11. I think you need to explain why this video almost completely contradicts the Wikipedia article on intracardiac injection. In my opinion the mere fact that the phrase 'intracardiac injection' exists suggests there's more to it than you've implied, Irrespective of whether you believe Wikipedia as a reliable source or not.

  12. Actually I have done transthoracic intracardiac (left ventricular) injections of epinephrine many times during resuscitations.

  13. I knew the atropine part. My parents worked on one of the military bases in Germany that serviced the nuclear bombers and they were trained in case of chemical attacks on the base.

  14. CORRECTION: Pralidoxime does not "reverse the effect of cholinesterase" but reactivates cholinesterase which was previously deactivated by the organophosphate gas. Otherwise, well explained.

  15. I watched the pulp fiction scene and said out loud "isn't there a lung in the way and isn't there now a massive hole in her heart?"

  16. Interesting video – one question though: in most needle-to-the-heart scenes, the needle is long, but very thin. Wouldn't clotting action seal such a tiny hole before you had a chance to bleed out?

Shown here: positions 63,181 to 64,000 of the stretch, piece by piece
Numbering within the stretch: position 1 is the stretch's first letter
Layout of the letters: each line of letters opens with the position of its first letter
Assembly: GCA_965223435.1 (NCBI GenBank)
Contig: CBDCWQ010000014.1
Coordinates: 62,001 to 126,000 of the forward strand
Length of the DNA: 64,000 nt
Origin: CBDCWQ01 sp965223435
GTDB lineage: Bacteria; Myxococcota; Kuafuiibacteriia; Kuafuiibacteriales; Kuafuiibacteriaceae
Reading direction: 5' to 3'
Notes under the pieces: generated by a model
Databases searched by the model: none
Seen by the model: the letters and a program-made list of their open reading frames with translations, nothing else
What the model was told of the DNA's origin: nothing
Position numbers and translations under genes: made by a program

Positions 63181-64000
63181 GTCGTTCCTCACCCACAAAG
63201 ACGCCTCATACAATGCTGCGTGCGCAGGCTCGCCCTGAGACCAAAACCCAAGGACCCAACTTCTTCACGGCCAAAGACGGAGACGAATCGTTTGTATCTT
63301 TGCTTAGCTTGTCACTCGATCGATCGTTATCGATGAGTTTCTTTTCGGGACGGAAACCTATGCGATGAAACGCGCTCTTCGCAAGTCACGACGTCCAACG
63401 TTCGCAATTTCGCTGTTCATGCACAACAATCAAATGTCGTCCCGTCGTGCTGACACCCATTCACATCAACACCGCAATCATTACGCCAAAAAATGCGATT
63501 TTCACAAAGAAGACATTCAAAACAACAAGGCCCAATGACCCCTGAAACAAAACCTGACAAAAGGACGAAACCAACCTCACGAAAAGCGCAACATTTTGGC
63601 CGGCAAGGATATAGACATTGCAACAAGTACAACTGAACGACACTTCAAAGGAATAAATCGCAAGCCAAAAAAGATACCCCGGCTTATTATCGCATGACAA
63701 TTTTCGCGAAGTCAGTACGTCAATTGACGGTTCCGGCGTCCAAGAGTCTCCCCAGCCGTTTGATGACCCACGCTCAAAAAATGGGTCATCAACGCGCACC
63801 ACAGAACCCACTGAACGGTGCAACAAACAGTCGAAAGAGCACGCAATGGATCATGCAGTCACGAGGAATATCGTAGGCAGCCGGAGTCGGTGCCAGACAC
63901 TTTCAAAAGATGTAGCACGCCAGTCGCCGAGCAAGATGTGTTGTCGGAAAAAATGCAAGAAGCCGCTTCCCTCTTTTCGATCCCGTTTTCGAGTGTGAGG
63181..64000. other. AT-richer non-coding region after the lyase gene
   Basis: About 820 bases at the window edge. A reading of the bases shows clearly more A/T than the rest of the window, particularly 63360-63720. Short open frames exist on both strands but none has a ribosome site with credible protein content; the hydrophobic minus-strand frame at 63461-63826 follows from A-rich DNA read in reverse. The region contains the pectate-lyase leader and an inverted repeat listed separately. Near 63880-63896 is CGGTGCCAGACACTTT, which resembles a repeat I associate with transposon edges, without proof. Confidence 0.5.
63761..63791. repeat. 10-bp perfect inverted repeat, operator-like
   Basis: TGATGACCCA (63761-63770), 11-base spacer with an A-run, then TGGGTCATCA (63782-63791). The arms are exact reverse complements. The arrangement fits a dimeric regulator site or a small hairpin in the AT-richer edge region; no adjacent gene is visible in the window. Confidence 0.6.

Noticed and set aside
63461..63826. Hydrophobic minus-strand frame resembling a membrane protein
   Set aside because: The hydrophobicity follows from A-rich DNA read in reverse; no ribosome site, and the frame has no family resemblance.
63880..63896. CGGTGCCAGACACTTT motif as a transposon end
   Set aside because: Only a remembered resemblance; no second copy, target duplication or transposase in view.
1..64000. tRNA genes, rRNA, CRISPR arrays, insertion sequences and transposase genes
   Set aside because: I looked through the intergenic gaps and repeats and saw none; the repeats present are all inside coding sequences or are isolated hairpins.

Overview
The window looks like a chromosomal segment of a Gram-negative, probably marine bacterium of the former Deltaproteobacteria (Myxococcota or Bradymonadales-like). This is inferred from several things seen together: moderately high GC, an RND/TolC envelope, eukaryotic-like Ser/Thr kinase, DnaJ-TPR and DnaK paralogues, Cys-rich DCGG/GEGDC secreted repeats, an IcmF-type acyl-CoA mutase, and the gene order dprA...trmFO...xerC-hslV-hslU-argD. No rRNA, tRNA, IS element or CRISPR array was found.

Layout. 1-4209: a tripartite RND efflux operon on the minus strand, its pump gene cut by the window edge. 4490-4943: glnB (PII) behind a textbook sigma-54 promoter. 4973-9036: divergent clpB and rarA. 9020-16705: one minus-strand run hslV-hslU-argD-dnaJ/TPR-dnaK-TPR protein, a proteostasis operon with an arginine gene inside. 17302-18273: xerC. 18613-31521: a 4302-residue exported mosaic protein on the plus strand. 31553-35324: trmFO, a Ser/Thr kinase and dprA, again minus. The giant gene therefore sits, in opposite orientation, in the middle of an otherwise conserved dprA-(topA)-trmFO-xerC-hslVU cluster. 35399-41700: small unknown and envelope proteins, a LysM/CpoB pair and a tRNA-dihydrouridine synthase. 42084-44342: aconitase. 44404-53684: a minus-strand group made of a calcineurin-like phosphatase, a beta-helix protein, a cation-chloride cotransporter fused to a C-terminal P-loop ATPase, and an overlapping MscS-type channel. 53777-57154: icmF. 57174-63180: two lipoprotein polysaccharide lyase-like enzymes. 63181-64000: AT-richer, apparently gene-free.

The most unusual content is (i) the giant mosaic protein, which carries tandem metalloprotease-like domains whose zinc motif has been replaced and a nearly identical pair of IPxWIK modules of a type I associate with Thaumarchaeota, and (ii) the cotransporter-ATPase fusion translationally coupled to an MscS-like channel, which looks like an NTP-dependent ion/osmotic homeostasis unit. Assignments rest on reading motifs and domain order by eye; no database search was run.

17. in the US adrenaline shots are used and done straight to the heart but only as a last resort and has fallen out of last resort use in the past decade.

  18. I had an IV in my heart once. I was really dehydrated and the nurses couldn't get an IV in my veins so the doctor had to do a mini surgery and put an IV in one of the arteries in my neck. The doctor put it too far in so he had to pull it back a bit.

  19. The real kicker about The Rock's scene is that the VX is falsely shown as being intensely corrosive. In that situation, an injection would do squat to stop you from melting.

  20. I wonder if any of this confusion relates to intramedullary transfusion? That procedure does involve forceably jamming a great big needle into someone's chest. It's very rarely performed, though.

  21. Do you think it comes from people seeing the treatment for a pneumothorax and were just mistaken about what was happening?

  22. Pharmacologic Cardioversion. They usually thread a catheter so it dumps the medication directly into the heart, but a direct injection could work. Apparently hurts like hell as it works by stopping the heart for a few seconds.